The Hunger Artist does have some admirable artistic intention, but he's also stuck in his self-pity, I think. He thinks his starvation (an art like writing) is oh-so-deserving-of-respect, but he's also just living a vicious cycle, so hungry for attention.

I think in this story Kafka admits that artistic isolation can be (unnecessarily) depressing. The artist makes life hard for himself because he insists he’s totally different from others. “I will not eat what you eat!” He's dying for attention.



Ilana
Check out my book, here and visit my website, here.


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LizzieAnn
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Re: First Time Kafka

[ Edited ]
I can see that. That explanation makes sense to me, particularly "dying for attention" and self-pity. Thanks Ilana. I'm definitely going to give another story a try.

These stories do make me feel, hmmm - I guess I'll say not very bright. It's quite frustrating, especially as I consider myself reasonably intelligent!



IlanaSimons wrote:


One thing I like about "The Hunger Artist" is that Kafka seems to have a little more distance from his depressed main character here. While Georg in "The Judgment" and Gregor in "The Metamorphosis" seem almost like martyrs--deeply troubled for no good reason--the hunger artist seem a little more human and flawed, more psychologically realistic. Kafka even seems to critique himself here.

The Hunger Artist does have some admirable artistic intention, but he's also stuck in his self-pity, I think. He thinks his starvation (an art like writing) is oh-so-deserving-of-respect, but he's also just living a vicious cycle, so hungry for attention.

I think in this story Kafka admits that artistic isolation can be (unnecessarily) depressing. The artist makes life hard for himself because he insists he’s totally different from others. “I will not eat what you eat!” He's dying for attention.


Message Edited by LizzieAnn on 01-04-200705:35 PM

Liz ♥ ♥


Some books are to be tasted, others to be swallowed, and some few to be chewed and digested. ~ Francis Bacon
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IlanaSimons
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Re: First Time Kafka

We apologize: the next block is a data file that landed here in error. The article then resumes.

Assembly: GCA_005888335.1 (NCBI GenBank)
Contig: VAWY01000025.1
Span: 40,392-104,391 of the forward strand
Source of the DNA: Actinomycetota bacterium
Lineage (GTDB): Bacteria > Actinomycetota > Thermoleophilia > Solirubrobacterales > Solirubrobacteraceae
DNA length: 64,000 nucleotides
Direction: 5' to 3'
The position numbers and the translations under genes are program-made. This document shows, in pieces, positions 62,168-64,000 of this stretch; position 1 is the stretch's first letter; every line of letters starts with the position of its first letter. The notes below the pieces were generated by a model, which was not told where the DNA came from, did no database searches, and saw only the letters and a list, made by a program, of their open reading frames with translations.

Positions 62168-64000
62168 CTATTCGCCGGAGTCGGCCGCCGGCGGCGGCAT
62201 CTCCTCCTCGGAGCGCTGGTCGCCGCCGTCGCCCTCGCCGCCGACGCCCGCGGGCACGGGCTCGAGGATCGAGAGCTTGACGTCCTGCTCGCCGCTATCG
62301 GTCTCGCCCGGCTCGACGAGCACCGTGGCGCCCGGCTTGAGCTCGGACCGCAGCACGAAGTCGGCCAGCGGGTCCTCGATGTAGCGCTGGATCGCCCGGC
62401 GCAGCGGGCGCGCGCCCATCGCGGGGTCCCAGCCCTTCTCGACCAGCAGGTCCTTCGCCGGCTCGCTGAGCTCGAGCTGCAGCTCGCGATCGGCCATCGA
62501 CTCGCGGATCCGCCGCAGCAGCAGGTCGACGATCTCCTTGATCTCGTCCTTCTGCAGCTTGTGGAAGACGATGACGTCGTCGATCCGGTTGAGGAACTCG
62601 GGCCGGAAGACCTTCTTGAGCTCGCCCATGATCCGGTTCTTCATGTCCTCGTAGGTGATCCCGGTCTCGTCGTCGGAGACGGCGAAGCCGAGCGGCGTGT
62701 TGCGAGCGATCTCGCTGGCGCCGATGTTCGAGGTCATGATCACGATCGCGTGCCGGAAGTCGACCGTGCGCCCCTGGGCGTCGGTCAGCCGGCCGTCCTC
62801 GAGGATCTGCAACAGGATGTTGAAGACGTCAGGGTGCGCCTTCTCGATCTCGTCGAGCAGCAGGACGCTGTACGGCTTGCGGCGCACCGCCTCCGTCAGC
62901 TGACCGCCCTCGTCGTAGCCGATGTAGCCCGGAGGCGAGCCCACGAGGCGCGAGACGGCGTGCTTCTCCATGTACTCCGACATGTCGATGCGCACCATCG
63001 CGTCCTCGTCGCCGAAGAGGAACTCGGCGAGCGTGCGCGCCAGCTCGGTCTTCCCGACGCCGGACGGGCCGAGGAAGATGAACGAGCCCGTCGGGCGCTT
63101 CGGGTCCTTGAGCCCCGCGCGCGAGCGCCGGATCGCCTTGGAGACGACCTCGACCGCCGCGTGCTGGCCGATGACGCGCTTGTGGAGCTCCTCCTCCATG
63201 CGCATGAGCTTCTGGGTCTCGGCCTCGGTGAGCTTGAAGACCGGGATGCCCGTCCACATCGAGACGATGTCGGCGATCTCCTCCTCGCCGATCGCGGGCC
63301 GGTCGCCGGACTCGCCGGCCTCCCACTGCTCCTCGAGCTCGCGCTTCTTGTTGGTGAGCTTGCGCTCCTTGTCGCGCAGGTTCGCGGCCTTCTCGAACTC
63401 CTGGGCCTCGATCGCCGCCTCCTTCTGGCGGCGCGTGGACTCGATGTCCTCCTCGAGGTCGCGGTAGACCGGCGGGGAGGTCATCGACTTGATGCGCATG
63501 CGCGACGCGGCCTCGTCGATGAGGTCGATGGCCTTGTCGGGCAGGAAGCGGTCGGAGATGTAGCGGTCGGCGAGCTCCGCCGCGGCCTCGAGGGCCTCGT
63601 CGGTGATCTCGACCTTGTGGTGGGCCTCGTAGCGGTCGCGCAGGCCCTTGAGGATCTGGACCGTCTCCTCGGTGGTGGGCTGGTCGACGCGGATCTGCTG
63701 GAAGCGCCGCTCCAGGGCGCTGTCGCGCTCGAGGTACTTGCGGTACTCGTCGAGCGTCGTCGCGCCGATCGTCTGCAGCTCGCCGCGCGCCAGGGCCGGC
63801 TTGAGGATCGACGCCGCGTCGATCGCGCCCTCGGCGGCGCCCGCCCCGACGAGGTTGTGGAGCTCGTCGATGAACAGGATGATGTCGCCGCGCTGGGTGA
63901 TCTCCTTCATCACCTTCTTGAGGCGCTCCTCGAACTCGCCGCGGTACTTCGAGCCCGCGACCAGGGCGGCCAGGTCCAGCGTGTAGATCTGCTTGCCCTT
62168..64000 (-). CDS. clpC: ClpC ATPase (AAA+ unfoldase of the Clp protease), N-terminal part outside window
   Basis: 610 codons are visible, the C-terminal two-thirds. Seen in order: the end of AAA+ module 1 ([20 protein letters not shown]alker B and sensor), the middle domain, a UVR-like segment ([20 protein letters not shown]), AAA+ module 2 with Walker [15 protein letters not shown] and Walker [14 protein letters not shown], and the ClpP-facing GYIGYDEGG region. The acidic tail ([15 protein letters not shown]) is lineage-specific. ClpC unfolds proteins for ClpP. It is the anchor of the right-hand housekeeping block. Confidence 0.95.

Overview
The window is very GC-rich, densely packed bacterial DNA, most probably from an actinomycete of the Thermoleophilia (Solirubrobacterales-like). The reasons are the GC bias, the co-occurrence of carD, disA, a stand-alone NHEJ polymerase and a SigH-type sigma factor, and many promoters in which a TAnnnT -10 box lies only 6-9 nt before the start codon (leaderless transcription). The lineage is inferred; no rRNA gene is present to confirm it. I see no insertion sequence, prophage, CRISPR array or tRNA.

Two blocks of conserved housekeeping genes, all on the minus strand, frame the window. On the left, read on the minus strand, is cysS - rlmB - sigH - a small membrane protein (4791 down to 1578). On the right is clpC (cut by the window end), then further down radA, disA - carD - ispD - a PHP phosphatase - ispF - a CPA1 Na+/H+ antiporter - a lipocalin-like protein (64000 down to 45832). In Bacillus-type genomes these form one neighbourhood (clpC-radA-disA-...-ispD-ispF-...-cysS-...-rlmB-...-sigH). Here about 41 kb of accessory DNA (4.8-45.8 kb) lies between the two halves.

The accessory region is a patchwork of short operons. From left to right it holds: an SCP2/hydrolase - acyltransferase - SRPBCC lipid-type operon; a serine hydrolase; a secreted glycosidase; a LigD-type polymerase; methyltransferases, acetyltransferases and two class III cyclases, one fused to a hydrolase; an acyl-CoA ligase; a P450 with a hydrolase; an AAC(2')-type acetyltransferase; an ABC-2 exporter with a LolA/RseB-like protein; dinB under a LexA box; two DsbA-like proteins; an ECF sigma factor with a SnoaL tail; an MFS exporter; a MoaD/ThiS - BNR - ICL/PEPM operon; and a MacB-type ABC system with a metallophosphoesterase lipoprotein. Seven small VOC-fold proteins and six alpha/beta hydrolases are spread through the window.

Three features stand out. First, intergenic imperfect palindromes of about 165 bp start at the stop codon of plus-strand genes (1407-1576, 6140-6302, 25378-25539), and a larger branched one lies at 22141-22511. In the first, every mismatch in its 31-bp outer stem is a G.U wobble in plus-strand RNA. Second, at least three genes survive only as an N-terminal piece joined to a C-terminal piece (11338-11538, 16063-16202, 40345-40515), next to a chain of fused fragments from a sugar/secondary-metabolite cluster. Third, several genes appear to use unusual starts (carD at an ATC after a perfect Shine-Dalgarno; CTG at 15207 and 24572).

LizzieAnn wrote:
I can see that. That explanation makes sense to me, particularly "dying for attention" and self-pity. Thanks Ilana. I'm definitely going to give another story a try.

These stories do make me feel, hmmm - I guess I'll say not very bright. It's quite frustrating, especially as I consider myself reasonably intelligent!




The Moby Dick, North and South, and Cranford discussions make me feel slow. You're not slow. I think after growing up with specific styles/contexts, trying on new ones is frustratingly disorienting. Right now I'm trying to read a history text; it's new to me; I feel like drowning my sorrows.



Ilana
Check out my book, here and visit my website, here.


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LizzieAnn
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Re: First Time Kafka

[ Edited ]
It's comforting to know I'm not the only one who feels like that. I avoided Moby Dick because I thought it would get too analytical or philsophical for me, and I couldn't get into Cranford at all. But I'm reading North & South, and find I'm not only enjoying it, but that it gets better as I read it. It started slowly. Now, I'll see how the discussion goes. Sometimes people infer something different than what you're trying to say, and it can be hard to get a point across the way it was intended....but I persevere! :smileyhappy:

Maybe you're not reading a fun history text!



IlanaSimons wrote:


The Moby Dick, North and South, and Cranford discussions make me feel slow. You're not slow. I think after growing up with specific styles/contexts, trying on new ones is frustratingly disorienting. Right now I'm trying to read a history text; it's new to me; I feel like drowning my sorrows.


Message Edited by LizzieAnn on 01-04-200705:49 PM

Liz ♥ ♥


Some books are to be tasted, others to be swallowed, and some few to be chewed and digested. ~ Francis Bacon
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ELee
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Re: First Time Kafka

LizzieAnn wrote:
"These stories do make me feel, hmmm - I guess I'll say not very bright. It's quite frustrating, especially as I consider myself reasonably intelligent."